NOTE: The Firefox, Chrome, and New Edge True Key browser extensions are all now able to export and import your True Key data. Previously, this capability was available only with the True Key extension for Chrome.
Before you make any major changes to True Key, we recommend that you export (back up) your True Key profile data. This action helps to avoid the possibility of you losing access to your passwords if something goes wrong when you make your changes.
To learn how to export your True Key passwords, watch this video:
To view and subscribe to more videos, visit the official McAfee YouTube channel.
To export your profile data, which includes any passwords stored in True Key, follow these steps:
- Sign on to True Key on either your PC or Mac.
- Click the settings cog in the upper-right corner.
- Click App Settings, and then click Export next to Export Data:
- Read the important message about exporting your profile data, and then click Continue.
- Type your Master Password and click Unlock. Your profile data is exported to a file called truekey-export.csv, which is saved in your Downloads folder.
NOTE: If nothing happens after you click Export, you might have a login with a blank password. For more information, see TS102952 – You are unable to export your True Key profile data.
Important considerations about your exported file:
The truekey-export.csv file contains your True Key passwords in plain text. When you open this file, you can view the contents in any app that can open a .csv file or a text file. Most spreadsheet apps, such as Microsoft Excel, can open .csv files. Many other apps can also open text files, such as Notepad on Windows or Notes on macOS.
Because your passwords can be easily viewed in the export file, here are some things that you must consider:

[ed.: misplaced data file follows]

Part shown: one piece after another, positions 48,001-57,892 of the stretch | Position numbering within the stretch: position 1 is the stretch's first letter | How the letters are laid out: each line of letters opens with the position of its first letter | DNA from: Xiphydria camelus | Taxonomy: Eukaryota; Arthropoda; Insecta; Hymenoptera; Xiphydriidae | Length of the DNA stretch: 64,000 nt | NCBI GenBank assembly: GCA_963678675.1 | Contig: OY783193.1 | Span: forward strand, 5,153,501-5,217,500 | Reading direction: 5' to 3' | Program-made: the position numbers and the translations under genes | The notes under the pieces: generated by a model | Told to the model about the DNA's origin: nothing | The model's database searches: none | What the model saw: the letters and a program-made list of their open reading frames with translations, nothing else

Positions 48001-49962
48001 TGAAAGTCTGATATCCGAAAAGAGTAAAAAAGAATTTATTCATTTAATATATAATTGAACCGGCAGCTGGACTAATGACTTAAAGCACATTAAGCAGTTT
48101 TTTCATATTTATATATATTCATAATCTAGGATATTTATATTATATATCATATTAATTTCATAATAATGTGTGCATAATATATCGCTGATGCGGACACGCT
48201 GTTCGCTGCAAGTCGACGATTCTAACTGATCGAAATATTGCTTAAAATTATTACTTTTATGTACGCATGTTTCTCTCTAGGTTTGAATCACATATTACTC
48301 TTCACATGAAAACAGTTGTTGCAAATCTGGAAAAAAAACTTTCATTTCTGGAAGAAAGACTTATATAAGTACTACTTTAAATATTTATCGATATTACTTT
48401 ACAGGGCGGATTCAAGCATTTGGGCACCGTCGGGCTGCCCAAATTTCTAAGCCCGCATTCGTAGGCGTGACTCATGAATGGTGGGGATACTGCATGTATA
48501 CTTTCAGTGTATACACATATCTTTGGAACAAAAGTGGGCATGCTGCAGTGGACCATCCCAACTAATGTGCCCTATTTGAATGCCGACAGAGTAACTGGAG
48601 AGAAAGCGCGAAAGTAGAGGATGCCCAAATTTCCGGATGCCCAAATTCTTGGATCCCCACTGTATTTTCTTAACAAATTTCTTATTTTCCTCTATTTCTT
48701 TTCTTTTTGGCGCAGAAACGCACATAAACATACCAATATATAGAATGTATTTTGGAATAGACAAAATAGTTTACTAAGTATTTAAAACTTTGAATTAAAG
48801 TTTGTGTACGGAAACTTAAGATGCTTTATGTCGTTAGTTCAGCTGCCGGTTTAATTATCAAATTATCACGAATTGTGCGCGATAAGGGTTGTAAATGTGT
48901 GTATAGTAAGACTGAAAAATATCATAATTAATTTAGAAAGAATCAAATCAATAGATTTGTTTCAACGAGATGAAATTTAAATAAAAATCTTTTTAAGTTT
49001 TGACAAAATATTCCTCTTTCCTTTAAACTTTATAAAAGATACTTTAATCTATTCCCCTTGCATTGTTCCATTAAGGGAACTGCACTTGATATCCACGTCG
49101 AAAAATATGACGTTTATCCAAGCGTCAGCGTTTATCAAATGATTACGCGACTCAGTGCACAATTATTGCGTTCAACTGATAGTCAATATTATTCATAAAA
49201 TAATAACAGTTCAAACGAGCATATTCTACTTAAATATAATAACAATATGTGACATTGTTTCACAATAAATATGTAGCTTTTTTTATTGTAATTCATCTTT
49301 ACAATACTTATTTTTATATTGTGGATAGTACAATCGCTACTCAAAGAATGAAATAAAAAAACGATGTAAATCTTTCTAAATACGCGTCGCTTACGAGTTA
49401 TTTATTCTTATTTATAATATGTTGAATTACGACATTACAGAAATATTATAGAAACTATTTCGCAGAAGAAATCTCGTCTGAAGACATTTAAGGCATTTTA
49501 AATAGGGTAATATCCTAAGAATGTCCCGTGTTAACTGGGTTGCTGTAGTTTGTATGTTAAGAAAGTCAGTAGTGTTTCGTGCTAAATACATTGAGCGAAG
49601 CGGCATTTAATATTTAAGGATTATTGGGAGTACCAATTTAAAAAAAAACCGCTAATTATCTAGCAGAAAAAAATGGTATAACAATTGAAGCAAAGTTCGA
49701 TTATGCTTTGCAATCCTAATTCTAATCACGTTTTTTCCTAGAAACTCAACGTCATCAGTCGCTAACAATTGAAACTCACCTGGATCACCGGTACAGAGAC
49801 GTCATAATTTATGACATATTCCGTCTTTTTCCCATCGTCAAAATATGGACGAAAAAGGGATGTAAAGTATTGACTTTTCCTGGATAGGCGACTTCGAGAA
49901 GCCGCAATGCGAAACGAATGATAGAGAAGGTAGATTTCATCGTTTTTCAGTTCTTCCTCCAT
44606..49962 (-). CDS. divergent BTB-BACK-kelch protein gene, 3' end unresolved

- If other people have access to your computer, and you use a shared Windows or Mac account (not recommended), do not leave the file in the Downloads folder. Other people who have access could open it, and someone might see your passwords for the websites that you sign in to.
- Consider moving the file to a different location or device that only you have access to, such as to your smartphone or tablet. If you are using a shared Windows or Mac account, remember to delete the .csv file from the Downloads folder after you move it.
- Consider encrypting the export file with a password. This way, even if someone else has access to the export file, the contents are only viewable by you, or someone else if they have the password.
The steps shown below are similar for other encryption products on Windows or macOS:
- Open Windows Explorer (File Manager) and browse to the file that you want to encrypt, such as truekey-export.csv.
- Right-click on truekey-export.csv.
- Hover your mouse cursor over 7-zip and review the options.
- Click Add to archive.
- In the Add to archive box, look for the Encryption section.
- Type a strong password in both the Enter password and Reenter password boxes.
- True Key can create a strong password and keep it safe for you. For more information, see TS102537 – How create a strong password with True Key for iOS.
- We recommend that you check the Delete files after compression box. This action erases the original truekey-export.csv file and keeps the password-protected zip copy.
- Click OK. Your export file is encrypted with a name of truekey-export.7z. This file can be opened only if the correct password is given, so your passwords are now safe.